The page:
If you want to hear our opinion of the Society of Oceania, we believe it will be good for our missions if it continues the good direction it claims it wishes to take. We have encouraged it and will give it publicity when time and experience have allowed us to really recognise its advantages. We have made our contracts. It must supply us with absolutely all we need, so it will become our universal procure and all other procures will become absolutely superfluous, except for the procure in France. That will have to pass on to it our allocations and be responsible as well for the wardrobe of the new ones setting out and what they need for their chapel and personal library. In this way what remains cannot be simplified any further.
It is our intention to try to form Marist Brothers among our converts. I have great hopes we can achieve success. There would be establishments away from the populated areas where we could assemble those in whom we recognise the signs of a vocation. They would be under the direction of a goof European Brother and a Father responsible for vocations and for instructing them in the ecclesiastical state. They would be trained in these establishments in the principal arts and trades. For that we would need European Brothers skilled in the different arts and trades. We will be counting on you for that as well as for everything else.
We are sad to inform you of the death of one of our best Brothers, Br Attale. He died a saintly death last August. I am going to send you his testament, his other papers, his “bombes d’oreilles”[2] which he has destined for his sister. That is already two Brothers dead. But be consoled, Father. They made good deaths and that is all you would wish for your children. Pray for us that we all die the same way.
Dear Br Paschase, who caused us some misgivings at first, has settled down and we are happy with him. We are having him to learn printing to replace M. Grezel until we have obtained the Brothers we asked you for for the printery.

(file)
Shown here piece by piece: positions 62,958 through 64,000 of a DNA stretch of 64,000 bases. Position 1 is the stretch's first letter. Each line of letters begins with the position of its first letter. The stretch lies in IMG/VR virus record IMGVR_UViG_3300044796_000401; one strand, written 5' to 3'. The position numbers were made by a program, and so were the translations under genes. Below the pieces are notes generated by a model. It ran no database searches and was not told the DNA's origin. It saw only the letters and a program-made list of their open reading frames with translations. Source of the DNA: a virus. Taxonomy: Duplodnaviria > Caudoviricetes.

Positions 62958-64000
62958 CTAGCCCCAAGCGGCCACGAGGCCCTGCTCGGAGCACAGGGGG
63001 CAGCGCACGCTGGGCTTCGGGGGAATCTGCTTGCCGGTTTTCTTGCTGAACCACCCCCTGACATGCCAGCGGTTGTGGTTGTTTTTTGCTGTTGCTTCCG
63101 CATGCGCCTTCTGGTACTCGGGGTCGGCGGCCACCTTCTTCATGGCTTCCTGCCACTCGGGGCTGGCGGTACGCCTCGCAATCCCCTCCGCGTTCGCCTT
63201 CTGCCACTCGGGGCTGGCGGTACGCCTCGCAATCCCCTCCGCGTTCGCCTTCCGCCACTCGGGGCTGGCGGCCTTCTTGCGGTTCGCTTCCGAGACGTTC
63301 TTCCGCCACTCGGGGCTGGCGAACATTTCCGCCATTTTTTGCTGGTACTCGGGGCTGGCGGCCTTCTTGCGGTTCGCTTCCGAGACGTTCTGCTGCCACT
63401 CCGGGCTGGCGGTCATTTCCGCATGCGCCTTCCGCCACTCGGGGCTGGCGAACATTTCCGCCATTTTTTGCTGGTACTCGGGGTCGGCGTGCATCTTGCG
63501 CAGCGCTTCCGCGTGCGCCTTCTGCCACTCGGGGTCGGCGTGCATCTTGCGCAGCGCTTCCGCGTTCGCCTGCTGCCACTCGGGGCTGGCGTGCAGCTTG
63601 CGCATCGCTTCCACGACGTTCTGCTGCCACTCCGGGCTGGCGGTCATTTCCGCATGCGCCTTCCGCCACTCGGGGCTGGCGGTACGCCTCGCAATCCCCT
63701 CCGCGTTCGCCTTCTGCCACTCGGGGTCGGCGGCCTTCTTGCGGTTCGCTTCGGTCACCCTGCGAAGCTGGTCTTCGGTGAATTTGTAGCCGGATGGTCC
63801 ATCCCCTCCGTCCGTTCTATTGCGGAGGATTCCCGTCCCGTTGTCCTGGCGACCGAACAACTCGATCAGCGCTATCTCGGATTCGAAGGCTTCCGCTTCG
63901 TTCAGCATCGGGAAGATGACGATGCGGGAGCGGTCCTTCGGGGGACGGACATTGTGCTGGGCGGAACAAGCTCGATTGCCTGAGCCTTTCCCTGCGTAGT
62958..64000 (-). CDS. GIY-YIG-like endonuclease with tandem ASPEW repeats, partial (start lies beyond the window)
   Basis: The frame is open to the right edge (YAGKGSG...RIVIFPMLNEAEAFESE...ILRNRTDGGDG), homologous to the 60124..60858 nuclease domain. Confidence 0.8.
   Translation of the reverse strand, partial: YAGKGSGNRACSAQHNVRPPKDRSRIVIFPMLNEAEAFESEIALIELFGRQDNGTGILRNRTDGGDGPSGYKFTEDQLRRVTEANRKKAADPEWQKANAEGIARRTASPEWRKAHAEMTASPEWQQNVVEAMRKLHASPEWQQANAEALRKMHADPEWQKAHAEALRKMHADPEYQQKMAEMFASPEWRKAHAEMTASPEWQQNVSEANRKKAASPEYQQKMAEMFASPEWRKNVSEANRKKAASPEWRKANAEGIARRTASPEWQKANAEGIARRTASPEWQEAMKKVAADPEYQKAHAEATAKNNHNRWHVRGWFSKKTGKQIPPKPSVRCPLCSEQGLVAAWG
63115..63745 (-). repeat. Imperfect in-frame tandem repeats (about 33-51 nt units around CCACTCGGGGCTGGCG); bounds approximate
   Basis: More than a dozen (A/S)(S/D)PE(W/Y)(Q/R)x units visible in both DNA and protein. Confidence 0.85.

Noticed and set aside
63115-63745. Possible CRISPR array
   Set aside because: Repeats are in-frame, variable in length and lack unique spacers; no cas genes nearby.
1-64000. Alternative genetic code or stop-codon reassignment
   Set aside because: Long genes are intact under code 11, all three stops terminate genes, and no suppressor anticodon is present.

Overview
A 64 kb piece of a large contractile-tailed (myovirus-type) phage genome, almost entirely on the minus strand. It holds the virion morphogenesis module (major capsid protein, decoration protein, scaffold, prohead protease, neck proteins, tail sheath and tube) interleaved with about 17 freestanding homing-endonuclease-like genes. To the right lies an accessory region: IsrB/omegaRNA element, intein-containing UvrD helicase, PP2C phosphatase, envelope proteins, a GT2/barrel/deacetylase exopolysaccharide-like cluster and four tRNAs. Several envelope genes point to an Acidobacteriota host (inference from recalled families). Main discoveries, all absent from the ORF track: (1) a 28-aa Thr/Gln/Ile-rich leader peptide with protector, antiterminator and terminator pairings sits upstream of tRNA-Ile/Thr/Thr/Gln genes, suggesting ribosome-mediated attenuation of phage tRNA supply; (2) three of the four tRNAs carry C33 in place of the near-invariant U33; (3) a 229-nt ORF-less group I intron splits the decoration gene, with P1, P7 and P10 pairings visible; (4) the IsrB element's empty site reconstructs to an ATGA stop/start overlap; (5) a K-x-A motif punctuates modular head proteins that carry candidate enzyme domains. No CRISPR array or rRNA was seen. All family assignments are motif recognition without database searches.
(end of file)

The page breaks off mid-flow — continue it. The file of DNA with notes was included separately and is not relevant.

I am sending you at the same time a little square box containing a number of open letters for your perusal and which you might like to send on to their addresses. You will find with the letters for Rome an example of the catechism of the Vicariate with a translation. It would be good to make a fair copy and send it to Rome with the printed document attached, and to keep the translation mentioned and all the other copies of the catechism for helping the new missionaries to read the language. I have enclosed a fine mat for your table.
We have on Futuna two chiefs from Fiji whom we will probably baptise before taking them back to their country.[3] It is time to send some priests there as well as to the New Hebrides, if they are still under our jurisdiction. Fr Rocher has made a tour of our missions on the ”Arche d’Alliance”. He is a confrere who pleases us on all counts. If you are not going to continue with the procure in Sydney, we would be delighted to have him as our collaborator in the tropical missions.
Forgive me my plain speaking and lack of polish, my Reverend Father. Please do not stop praying for me personally. I am and always will be
the most devoted although most unworthy
and last of your children,
+ P. Bishop of Enos. Vic apost. of Central Oceania.


  1. “comme par force” . This strange expression may be shorthand for saying that the Marists of Rotuma had, as it were, forced themselves on a people reluctant to accept them by the simple expedient of sending away their boat and stranding themselves on the island. Cf Mangaret, Mgr Batallion 11 pp 146-7.
  2. I have been unable to find this expression in any French dictionary of this or the last century and have no idea of its meaning in this context.
  3. Possibly the sons of Tui Nuyau of Lakeba rf L 66.